You may be aware that I regard Rethinking Reputation to be one of the very best PR books to come out in the past few years. Written by Fraser Seitel and John Doorley, it explains why reputation matters and how people have used it to increase their success. And while re-reading it recently, I noted the comments of an entrepreneur whose business became a massive success as a result of media coverage.
Katie Shea, co-founder of CitySlips, says: “In hindsight, fostering relations before you need them is the key.”
And I believe that what she said is profoundly important.
It fits straight in with what I call the platinum rule of public relations: to create relationships by unilaterally being helpful.
Too many PR people engage in “selling in”, a ridiculous process in which they act like a call centre and try to lobby journalists they don’t know over the phone. Good PR people, conversely develop relationships, in which they get to understand instinctively what will interest the journalist.
I read on an blog this morning some PR person commenting that it was unrealistic for PR staff to get to know each journalist’s interests. Apparently, journalists are paid to work out whether a press release, even if off-target, has some gem in it that could be relevant. When PR people take this attitude, I wonder if there is any point at all in companies hiring them.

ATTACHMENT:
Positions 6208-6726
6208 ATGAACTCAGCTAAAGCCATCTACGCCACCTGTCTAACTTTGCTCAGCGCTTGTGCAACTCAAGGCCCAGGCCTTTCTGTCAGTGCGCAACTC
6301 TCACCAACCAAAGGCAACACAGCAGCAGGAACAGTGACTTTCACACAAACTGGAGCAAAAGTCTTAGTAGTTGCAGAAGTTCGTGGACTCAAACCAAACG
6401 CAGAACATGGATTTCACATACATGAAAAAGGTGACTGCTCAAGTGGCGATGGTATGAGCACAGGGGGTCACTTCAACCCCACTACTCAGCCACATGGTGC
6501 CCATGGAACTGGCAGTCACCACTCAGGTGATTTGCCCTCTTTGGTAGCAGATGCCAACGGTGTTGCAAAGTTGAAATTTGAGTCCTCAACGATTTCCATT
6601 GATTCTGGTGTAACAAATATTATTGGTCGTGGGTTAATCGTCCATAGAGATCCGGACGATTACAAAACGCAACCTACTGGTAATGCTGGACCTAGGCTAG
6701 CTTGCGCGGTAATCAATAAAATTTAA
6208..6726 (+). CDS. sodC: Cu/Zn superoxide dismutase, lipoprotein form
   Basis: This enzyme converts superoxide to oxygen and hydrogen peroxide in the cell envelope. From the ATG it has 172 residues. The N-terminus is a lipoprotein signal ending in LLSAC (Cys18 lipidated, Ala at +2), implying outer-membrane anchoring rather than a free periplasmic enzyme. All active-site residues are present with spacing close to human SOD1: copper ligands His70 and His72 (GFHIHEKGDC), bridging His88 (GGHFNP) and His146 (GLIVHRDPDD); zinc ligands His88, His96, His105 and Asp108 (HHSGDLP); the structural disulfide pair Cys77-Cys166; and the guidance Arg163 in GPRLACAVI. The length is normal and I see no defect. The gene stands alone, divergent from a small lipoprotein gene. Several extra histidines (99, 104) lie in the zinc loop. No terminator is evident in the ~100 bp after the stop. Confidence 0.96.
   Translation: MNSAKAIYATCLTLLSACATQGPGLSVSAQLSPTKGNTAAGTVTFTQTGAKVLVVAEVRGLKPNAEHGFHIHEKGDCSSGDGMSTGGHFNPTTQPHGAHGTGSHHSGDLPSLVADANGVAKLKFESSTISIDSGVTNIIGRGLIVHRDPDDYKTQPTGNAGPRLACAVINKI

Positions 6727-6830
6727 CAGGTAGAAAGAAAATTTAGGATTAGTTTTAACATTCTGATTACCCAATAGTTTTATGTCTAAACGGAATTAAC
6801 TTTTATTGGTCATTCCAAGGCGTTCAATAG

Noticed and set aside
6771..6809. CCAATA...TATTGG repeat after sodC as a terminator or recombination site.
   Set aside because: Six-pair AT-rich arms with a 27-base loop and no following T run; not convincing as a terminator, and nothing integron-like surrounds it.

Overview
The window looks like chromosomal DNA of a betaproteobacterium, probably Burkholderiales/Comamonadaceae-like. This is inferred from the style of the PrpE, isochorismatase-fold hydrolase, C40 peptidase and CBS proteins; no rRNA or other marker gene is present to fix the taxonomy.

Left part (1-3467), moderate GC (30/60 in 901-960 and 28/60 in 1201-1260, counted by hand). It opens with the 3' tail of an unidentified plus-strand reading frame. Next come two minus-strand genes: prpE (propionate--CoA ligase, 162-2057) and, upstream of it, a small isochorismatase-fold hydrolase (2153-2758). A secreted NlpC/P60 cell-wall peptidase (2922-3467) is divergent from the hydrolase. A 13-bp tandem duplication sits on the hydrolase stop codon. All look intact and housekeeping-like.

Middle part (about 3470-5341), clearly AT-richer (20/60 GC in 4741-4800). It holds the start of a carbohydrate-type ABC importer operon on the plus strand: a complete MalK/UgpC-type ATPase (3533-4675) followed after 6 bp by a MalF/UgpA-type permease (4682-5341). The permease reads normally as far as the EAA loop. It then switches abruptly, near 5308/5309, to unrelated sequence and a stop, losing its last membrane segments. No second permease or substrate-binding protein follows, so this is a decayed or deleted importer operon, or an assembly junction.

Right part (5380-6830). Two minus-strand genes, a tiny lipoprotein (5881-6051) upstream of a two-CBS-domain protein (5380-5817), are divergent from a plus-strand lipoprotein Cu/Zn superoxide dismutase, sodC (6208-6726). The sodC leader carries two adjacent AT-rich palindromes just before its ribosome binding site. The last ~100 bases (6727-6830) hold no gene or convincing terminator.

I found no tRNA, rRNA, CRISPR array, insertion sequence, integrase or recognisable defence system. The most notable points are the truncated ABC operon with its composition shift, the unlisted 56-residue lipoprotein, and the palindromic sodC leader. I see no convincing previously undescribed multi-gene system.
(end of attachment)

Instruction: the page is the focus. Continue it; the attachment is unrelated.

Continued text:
In my experience, PR people who rely on bulk-sending generic press releases to a list of “contacts” (i.e. a list exported from a bought-in media database) also waste a lot of time. They make a nuisance of themselves in follow up emails and phone calls – and yet, still, rarely succeed in getting coverage. The untargeted nature of their press releases doesn’t save them hassle: it just makes them ineffective.